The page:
What is Kingsport's long-term school facilities plan?

Rick Wagner • Jan 5, 2020 at 7:45 AM

KINGSPORT — Kingsport City Schools hasn’t completed Phase 1 of a three-phase plan to build new schools and improve existing ones, but the funding already is running thin.

“Our average building is right at 70 years old,” Assistant Superintendent of Schools Andy True said at a recent school board retreat.

One of the buildings that will be retired in Phase 1 is Jackson Elementary, built in 1927. Some of its classrooms still have remnants of fireplaces.

The KCS plans on rezoning some areas of the city to help equalize available classroom space and numbers of students.

“We’re going to have to start shifting kids to where teachers are,” Superintendent Jeff Moorhouse said.


During the retreat, the Board of Education received a review of past plans for Phase 1 that included renovating Sullivan North/Middle schools into the new Sevier Middle at a then-projected cost of $1.5 million, not counting the $20 million the city paid the county for the facility.

Other parts of Phase 1 are renovating the current Sevier — originally the 1926 Dobyns-Bennett High School — into the new Jackson Elementary at a cost of $2 million to open in the fall of 2022. Jackson is to close as a school that spring.

The D-B Regional Center for Science and Technology was to cost about $21.5 million, renovations and maintenance of other facilities $8 million and work on D-B EXCEL $500,000.

However, Chief Financial Officer David Frye said only a “couple of million” dollars remains available for those projects. In addition, D-B Principal Chris Hampton recently said maintenance needs at D-B include replacing carpet that has outlasted its usefulness.

As for Phase 2, no money has been set aside or earmarked for that work. It included building a new middle school or renovating an existing county school facility for $35 million.

If that occurred, the next step would be to renovate Robinson Middle into an elementary school and move Lincoln and Jefferson schools into what is now Robinson.

And for Phase 3, which also has no dollars allotted to it yet, plans are for a new $13.5 million elementary school to replace the current Kennedy and Roosevelt facilities just north of Stone Drive.


“We’re anticipating the next enrollment bump to be when they (Sullivan County school leaders) close North and South,” Moorhouse said.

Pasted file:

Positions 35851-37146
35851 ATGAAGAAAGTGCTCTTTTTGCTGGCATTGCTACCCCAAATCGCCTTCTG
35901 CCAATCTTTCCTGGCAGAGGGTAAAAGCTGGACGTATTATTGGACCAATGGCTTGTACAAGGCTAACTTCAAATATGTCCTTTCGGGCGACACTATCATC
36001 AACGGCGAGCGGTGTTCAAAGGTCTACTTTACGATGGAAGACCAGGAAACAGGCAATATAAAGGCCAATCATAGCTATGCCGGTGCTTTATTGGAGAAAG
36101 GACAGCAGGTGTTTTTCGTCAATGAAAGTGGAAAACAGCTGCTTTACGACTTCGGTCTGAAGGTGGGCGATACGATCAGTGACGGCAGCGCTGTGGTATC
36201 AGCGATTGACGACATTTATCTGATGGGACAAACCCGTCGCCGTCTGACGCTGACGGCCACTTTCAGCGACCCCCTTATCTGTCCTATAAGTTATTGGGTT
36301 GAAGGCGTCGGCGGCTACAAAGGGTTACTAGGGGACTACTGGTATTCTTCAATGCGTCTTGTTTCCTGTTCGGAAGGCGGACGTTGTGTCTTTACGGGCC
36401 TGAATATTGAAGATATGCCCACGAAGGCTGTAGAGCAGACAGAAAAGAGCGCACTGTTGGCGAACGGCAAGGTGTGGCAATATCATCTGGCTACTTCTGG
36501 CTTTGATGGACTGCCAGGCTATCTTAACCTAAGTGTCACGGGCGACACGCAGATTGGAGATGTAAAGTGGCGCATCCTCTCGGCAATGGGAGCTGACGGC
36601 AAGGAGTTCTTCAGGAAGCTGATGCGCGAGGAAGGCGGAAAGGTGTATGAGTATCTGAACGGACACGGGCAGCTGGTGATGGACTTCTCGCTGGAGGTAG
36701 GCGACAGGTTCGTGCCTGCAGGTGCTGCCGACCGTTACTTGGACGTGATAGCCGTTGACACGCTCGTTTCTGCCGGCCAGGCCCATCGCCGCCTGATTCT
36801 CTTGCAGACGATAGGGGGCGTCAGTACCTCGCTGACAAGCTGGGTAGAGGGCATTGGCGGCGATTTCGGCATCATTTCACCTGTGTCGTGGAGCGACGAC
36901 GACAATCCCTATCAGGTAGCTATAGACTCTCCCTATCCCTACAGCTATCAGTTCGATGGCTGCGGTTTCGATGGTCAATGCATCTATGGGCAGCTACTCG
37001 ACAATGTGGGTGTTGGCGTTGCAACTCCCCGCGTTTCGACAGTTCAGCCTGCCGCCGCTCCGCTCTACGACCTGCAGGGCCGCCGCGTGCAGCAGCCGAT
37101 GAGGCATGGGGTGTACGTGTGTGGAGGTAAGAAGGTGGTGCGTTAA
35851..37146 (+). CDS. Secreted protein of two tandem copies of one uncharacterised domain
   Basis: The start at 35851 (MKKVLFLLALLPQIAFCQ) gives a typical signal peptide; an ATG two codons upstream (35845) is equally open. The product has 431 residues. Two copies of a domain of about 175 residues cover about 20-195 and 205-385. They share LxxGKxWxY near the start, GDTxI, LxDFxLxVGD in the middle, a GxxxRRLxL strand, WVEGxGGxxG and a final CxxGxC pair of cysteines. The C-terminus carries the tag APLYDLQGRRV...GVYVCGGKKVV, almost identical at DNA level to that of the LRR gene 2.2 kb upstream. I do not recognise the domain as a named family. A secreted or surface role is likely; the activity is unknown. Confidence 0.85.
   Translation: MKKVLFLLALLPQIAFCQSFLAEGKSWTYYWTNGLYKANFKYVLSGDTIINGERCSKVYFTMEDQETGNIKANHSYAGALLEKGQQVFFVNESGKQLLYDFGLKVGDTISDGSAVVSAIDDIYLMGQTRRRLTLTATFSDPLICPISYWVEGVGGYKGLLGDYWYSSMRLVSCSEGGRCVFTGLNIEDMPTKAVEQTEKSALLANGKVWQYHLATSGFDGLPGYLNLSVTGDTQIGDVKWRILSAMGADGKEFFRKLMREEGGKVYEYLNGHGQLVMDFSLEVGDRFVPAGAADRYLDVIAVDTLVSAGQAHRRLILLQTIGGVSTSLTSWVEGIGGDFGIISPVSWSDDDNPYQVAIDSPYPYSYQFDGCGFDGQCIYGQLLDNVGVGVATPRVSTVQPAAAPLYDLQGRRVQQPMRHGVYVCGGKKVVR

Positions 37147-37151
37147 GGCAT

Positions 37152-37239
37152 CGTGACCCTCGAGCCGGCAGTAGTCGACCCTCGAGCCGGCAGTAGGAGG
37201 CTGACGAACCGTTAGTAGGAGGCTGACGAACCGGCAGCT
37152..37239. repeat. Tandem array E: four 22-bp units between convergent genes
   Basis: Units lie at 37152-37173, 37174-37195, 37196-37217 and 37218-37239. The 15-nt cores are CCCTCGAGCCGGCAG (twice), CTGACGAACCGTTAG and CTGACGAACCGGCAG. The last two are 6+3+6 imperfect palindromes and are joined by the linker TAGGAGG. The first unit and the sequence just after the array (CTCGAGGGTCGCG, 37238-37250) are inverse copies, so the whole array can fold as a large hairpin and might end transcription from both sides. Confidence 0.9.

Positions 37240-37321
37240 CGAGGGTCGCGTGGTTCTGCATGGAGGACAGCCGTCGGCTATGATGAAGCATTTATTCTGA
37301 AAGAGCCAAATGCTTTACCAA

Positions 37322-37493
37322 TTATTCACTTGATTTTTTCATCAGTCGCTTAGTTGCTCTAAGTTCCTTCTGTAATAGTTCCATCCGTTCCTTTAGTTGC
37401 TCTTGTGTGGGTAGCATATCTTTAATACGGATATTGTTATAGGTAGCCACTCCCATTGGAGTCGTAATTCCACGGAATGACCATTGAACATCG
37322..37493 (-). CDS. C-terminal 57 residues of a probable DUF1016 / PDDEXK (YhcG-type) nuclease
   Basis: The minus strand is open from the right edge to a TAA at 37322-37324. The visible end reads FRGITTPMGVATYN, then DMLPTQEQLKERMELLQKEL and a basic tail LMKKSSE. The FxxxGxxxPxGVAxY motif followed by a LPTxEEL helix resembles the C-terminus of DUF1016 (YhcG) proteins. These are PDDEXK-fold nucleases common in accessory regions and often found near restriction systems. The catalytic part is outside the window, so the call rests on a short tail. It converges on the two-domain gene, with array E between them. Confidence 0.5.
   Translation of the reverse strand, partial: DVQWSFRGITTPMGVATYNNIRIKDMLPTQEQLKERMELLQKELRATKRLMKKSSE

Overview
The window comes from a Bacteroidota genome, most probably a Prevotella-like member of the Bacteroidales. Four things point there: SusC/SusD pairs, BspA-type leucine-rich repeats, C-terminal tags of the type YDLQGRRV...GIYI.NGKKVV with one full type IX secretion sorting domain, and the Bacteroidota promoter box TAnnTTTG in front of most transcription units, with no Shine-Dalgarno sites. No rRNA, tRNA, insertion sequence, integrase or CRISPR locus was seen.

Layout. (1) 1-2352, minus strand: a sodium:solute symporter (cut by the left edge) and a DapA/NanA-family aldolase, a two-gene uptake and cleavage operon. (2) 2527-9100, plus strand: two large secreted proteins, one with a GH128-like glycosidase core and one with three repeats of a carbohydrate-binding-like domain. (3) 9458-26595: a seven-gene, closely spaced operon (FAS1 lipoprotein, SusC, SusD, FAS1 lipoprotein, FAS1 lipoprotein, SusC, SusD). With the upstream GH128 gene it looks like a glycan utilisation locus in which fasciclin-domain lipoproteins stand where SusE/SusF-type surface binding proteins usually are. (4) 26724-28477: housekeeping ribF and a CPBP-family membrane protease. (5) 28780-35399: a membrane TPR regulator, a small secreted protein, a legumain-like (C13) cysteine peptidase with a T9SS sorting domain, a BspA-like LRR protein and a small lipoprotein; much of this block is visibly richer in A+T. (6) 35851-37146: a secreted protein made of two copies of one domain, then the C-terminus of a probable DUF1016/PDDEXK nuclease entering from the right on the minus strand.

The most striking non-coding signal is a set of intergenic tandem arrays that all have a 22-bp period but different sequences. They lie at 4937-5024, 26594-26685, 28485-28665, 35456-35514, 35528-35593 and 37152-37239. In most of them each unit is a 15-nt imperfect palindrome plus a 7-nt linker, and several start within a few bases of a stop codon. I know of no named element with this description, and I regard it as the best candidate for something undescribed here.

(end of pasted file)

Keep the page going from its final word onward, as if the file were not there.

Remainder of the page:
Those two schools and Central High will close as high schools in 2021. All North and South and some or all Central students will be rezoned to the new West Ridge High School to open near Tri-Cities Airport in August 2021.

Sevier Middle has about 770 students and Robinson more than 1,000. Jim Nash, chief officer of student services, said that when those facilities reopen, the numbers will shift a bit, but the new Sevier at the North building needs to take in more students to relieve Robinson. BOE member Todd Golden predicted some Bloomingdale students outside the city would come into the Kingsport system as tuition students.

“We’re at maximum capacity at Robinson right now,” Nash said.

Both Kennedy and Roosevelt elementary schools feed into Robinson. Kennedy is an “island” in an area that otherwise feeds students into Sevier. Nash said the travel distance from Kennedy to either middle school is almost the same, 2.2 miles to Sevier compared to 2.5 miles to Robinson, although Kennedy students bound for Robinson literally pass Sevier.

“We need to start communicating this (rezoning will occur) again,” Moorhouse said.

Washington, Roosevelt, Jackson and Lincoln feed into Sevier, while Jefferson, Johnson, Kennedy and Adams feed into Robinson. Under proposed rezoning, however, Jefferson would be split between Sevier and Robinson and Kennedy switched from Robinson to Sevier.

After the projects are completed, the projected “live-in” numbers are 902 for Sevier and 827 for Robinson.


“Nothing says no growth like a closed school,” said BOE member Jim Welch, a retired Robinson history teacher.

Moorhouse said the school system staff would develop recommendations for disposition of the old buildings.

However, looking forward, Golden suggested the school system and city partner to “grow a new Adams.” He was referring to the city’s newest school, Adams Elementary near Rock Springs. The school, which cost more than $17 million, was built on land donated by developers of the Edinburgh, a community surrounding the Adams campus.

“If we don’t grow, we will be stagnant,” Golden said.

Before the Edinburgh developers came along, the plan had been for the newest elementary school to be in the Cook’s Valley area to the east toward Indian Springs and Fall Creek.

“Maybe that’s something we should revisit,” Golden said.

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